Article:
We often focus on the facts associated with the decision making of the decedent in our practice. Do they appear to have been clear minded and associated with a rational process? Were there strong and disinterested competent professional advisors involved in an effort to protect assets or preserve wealth? What was the outcome of the effort?

Death & taxes

CNBC ‘s story recognized correctly that most estates are below the current estate tax exemption. That point is pertinent to the federal rules. However, the rules can be tricky if you have made gifts or the state estate tax threshold differs from those of the federal rules.

What is the correlation between the overall value of the estate relative to its liquidity? Were strong and smart decisions made pre death as well as post death within the context of the administration of the estate? Post death, does the accounting by the fiduciary state that the assets were properly handled in order to timely pay appropriate estate taxes?

Set up a trust

This direction appears in the CNBC article with this heading. While that approach can be a positive technique for some people, sometimes funding the cost of the work to make the trust, including efforts to retitle assets into the trust, simply are not worth it for many people. A good question to ask is what is the objective to be achieved? Is the trust intended to be for asset protection – is it for protection from predators, creditors and other nefarious interlopers who may try to benefit from the grantor or her beneficiaries?

We look at the purpose for the trust. Was the intended purpose legitimate and sound? Not everyone needs a trust.

Sometimes trusts are written unclearly or contain mistakes. Some trusts are unclear as to who is intended to benefit. In those instances a construction proceeding in court before the Surrogate Judge is required. Ordinarily that focuses on the issue of the decedent’s intent at the time that the trust was signed. In many cases we represent the fiduciary and call the drafting attorney as a witness to testify under oath for the trust or estate to prove the decedent’s intentions at the time the trust was written.

Consider a living trust

This concept is promoted in the article as a suggested manner by which to avoid probate. The article stated that avoiding probate keeps your wishes private. We have seen many instances where this type of work is not done correctly or completely creating a nightmare for the survivors. Trusts must be properly funded in order for them to work. Unfunded or partly funded trusts present a problem. It often culminates in both a probate proceeding as well as a trust administration. In those instances there is no privacy and often double the legal work in the end. Sadly, the legal work that had been done earlier in connection with the living trust is often of little to no value to the client and her survivors.

In one case, we found that the trust had been fully and properly set up, and the attorney’s legal file closed. When the decedent died it was discovered that a deed was never prepared to transfer the home from the decedent’s name to the trust during her life. This defeated the exact purpose of the trust, as it was intended to hold the house and then pass it on after the decedent’s death to the survivors.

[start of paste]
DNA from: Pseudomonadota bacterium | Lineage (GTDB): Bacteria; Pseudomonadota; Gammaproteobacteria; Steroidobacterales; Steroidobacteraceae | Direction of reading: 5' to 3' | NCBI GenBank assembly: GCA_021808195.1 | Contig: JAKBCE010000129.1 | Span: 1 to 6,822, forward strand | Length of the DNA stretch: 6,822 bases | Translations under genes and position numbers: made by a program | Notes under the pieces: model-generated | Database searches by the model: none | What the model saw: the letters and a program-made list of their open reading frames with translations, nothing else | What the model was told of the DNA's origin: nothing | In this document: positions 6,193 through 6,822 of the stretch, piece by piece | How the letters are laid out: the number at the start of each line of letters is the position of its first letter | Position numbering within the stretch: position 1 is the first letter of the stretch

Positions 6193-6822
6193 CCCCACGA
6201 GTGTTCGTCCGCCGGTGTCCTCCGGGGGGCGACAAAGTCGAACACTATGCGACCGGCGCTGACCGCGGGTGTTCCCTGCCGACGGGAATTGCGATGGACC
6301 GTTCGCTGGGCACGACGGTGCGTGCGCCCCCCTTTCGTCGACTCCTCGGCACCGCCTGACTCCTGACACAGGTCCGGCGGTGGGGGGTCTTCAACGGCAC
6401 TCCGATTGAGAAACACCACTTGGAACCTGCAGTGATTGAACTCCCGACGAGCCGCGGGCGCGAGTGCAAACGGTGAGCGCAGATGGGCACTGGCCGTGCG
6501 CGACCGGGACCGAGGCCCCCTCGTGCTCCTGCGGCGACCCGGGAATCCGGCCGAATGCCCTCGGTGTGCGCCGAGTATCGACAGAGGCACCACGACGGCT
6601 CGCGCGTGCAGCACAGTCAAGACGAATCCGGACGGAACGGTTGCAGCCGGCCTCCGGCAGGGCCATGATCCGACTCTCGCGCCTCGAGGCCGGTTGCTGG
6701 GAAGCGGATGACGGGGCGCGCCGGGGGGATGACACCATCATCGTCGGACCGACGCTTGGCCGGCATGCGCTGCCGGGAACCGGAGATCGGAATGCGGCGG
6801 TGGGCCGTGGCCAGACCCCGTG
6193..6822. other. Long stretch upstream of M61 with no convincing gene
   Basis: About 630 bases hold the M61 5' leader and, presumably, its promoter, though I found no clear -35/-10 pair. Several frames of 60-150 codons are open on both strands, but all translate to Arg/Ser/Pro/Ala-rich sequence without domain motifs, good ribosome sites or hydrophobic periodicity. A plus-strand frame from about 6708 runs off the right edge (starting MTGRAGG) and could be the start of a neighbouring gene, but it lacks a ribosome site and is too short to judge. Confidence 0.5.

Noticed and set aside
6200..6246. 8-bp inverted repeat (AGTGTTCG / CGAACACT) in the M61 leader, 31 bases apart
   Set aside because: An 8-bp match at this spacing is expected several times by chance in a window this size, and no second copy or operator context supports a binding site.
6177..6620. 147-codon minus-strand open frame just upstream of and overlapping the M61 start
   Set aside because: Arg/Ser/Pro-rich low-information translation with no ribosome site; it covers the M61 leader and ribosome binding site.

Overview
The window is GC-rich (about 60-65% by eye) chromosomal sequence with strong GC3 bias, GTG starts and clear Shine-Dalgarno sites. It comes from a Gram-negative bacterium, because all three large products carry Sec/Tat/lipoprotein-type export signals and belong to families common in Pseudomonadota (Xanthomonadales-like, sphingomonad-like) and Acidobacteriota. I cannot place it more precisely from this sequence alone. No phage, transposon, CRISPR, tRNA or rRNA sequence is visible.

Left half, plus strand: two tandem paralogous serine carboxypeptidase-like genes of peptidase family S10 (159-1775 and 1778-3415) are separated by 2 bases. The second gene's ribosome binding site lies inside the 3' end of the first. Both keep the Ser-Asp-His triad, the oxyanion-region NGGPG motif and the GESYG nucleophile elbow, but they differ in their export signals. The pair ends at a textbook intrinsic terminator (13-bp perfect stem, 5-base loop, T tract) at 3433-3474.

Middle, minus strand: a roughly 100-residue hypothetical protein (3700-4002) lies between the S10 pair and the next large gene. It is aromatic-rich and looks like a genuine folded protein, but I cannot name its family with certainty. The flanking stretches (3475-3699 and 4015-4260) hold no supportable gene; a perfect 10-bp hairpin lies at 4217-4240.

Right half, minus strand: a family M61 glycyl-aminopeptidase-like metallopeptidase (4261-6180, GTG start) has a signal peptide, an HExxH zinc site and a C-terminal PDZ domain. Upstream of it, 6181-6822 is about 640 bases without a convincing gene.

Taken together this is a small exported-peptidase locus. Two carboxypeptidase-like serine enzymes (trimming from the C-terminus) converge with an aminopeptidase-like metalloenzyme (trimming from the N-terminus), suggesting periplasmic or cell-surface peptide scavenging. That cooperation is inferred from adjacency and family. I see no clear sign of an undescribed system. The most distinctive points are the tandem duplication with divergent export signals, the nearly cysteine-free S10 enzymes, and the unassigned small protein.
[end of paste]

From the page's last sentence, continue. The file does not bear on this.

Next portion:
We find that the living trust requires a high degree of continuing attentiveness to ensure that all assets are transferred in it. Otherwise, assets that remain outside the trust may be found to pass to unintended persons.

Our Conclusions

With all of this wealth soon to pass there are many opportunities for good intentions to go awry. Surely this will lead to lawsuits and challenges to good solid estate plans where great work of highly competent planners will be successfully defended. It is crucial that lawyers doing the estate planning and their clients remain highly focused on the desired outcome and objectives of their work together. When we defend estate planning work we find that very often the best work is that tailored for the individual client. Estate plans are personal. Where the legal work is carefully done by a planner to state the instructions of the decedent on the documents the outcome is usually very good. The passage of this great wealth in America will not be without challenges. It is important for the consumer to remember that there is no one size fits all in the estate planning practice.

Who Are Your Relatives? Prince’s Music and His “Son”

The Artist Formerly Known as…

The news headline of November 21, 2018, says: “A guy who has claimed to be Prince’s son has filed documents with the estate declaring he plans to sue for a piece of Prince’s fortune.”

In estate litigation it is not uncommon for the parties to learn of new and different potential relatives. The interesting legal question often is whether or not the person is really a relative and if so, what is the significance of the claimed relationship. Many cases involve claims attempting to test the limits of the definition of the legal term known as “issue”, which is generally thought to be a person’s children or other lineal descendants such as grandchildren and great grandchildren. However, the term does not mean all relatives, but only the direct bloodline.

So, in Prince’s case Ogeda Patrick filed a notice with the estate stating that the estate has erroneously and continually omitted him as the true heir to the Prince estate. It seems that Patrick’s claim is that because he asserts that he is Prince’s son, he inherits from Prince’s estate because he fits in the class of Prince’s issue.

We understand Mr. Patrick’s purpose in making his claim that he has an interest in the estate. In August, more posthumously released music was turned out by Sony Legacy Recordings. The estate has indicated that it will release corresponding videos. Prince was an interesting and talented artist. In the legal environment he was known to be vocal and active in his efforts to protect his music and to remove unauthorized uploads of his music on the internet. Perhaps the artist’s protective actions will drive up the value of his estate.